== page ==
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RESEARCH PAPERS: Rail Transportation Papers

Experimental Investigation of Contact Stresses Between a U.S. Locomotive Wheel and Rail

[+] Author and Article Information
S. Kumar

Railroad Engineering Laboratory, Illinois Institute of Technology, Chicago, Ill. 60616

Y. S. Adenwala

Old Dominion University, Norfolk, Va. 23508

B. R. Rajkumar

Boeing Services International, Inc., Pueblo, Colo. 81001

J. Eng. Ind 105(2), 64-70 (May 01, 1983) (7 pages) doi:10.1115/1.3185872 History: Received January 14, 1983; Online July 30, 2009

Abstract

An experimental study of the real contact stresses for U.S. locomotives and rails including the effects of plasticity and wear has been performed under laboratory Hertzian simulation using the IIT-GMEMD wheel-rail simulation facility. Experiments were performed under both traction and braking conditions to account for differences observed earlier in the two modes. Wheel/rail tests were conducted using adhesion coefficients of 0.02, 0.15, and 0.25. Average contact stresses for various stages of wear were determined by measuring the contact areas. A synthesis of all the data generated showed that for operation of purely tractive wheels of a typical U.S. locomotive on a rail, the stabilized average contact stress ranges from approximately 100 to 25 ksi as the continuous operating adhesion coefficient ranges from 0 to 0.25. In order to determine the contact stresses for locomotives under field conditions, measurements of contact stresses were made on three different locomotives with wheels of different degrees of wear. Contact stresses for locomotives were found to be higher than stabilized contact stresses established by laboratory simulation tests. The locomotive wheel contact stresses were found to be closer to freight car wheel stabilized contact stresses established in an earlier study than for the laboratory locomotive simulation. It is suggested that this is due to the fact that 20 to 50 times as many cars operate on the same rails as do locomotives. On the basis of these experiments it is recommended that for U.S. locomotive wheels an average stabilized contact stress of approximately 65 ksi rather than the current 138 ksi would be quite stable. Profile and dynamic stability should be achieved simultaneously in such an approach. Currently available 2-D theories have been used to compare the experimental data showing poor agreement and reasons for discrepancy.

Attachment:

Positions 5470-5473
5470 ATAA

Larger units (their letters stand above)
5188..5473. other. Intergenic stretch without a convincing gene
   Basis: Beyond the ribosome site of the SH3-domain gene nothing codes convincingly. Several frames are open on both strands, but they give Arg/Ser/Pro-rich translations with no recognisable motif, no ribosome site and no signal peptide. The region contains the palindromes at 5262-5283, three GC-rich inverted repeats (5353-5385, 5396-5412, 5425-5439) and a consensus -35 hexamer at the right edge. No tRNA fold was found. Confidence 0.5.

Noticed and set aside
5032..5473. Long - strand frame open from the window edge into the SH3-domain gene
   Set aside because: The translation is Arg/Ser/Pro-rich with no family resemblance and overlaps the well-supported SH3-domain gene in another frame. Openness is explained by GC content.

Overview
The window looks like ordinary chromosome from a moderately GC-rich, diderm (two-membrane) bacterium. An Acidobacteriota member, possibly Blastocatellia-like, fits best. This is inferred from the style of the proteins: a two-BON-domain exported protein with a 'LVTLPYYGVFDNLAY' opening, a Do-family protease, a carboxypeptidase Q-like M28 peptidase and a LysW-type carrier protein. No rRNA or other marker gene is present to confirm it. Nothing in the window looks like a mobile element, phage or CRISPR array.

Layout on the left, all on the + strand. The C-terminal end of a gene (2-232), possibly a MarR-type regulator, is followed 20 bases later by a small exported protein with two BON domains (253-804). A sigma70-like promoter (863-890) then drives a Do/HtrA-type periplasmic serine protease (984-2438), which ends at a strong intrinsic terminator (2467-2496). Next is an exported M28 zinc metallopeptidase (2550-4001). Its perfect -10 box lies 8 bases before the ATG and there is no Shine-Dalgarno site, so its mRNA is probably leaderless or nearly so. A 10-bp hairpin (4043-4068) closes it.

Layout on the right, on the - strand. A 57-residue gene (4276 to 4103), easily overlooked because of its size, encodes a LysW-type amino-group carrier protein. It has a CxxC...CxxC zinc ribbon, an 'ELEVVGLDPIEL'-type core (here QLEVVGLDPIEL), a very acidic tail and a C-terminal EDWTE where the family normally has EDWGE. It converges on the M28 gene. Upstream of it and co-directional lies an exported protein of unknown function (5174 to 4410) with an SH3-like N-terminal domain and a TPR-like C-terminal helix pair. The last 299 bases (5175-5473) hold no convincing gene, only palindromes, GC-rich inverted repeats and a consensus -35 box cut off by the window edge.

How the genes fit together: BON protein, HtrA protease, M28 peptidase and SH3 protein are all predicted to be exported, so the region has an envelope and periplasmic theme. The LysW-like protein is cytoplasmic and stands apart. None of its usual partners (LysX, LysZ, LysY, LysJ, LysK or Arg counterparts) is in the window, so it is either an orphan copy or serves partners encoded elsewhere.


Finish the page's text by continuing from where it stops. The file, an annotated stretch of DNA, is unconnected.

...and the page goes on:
Copyright © 1983 by ASME
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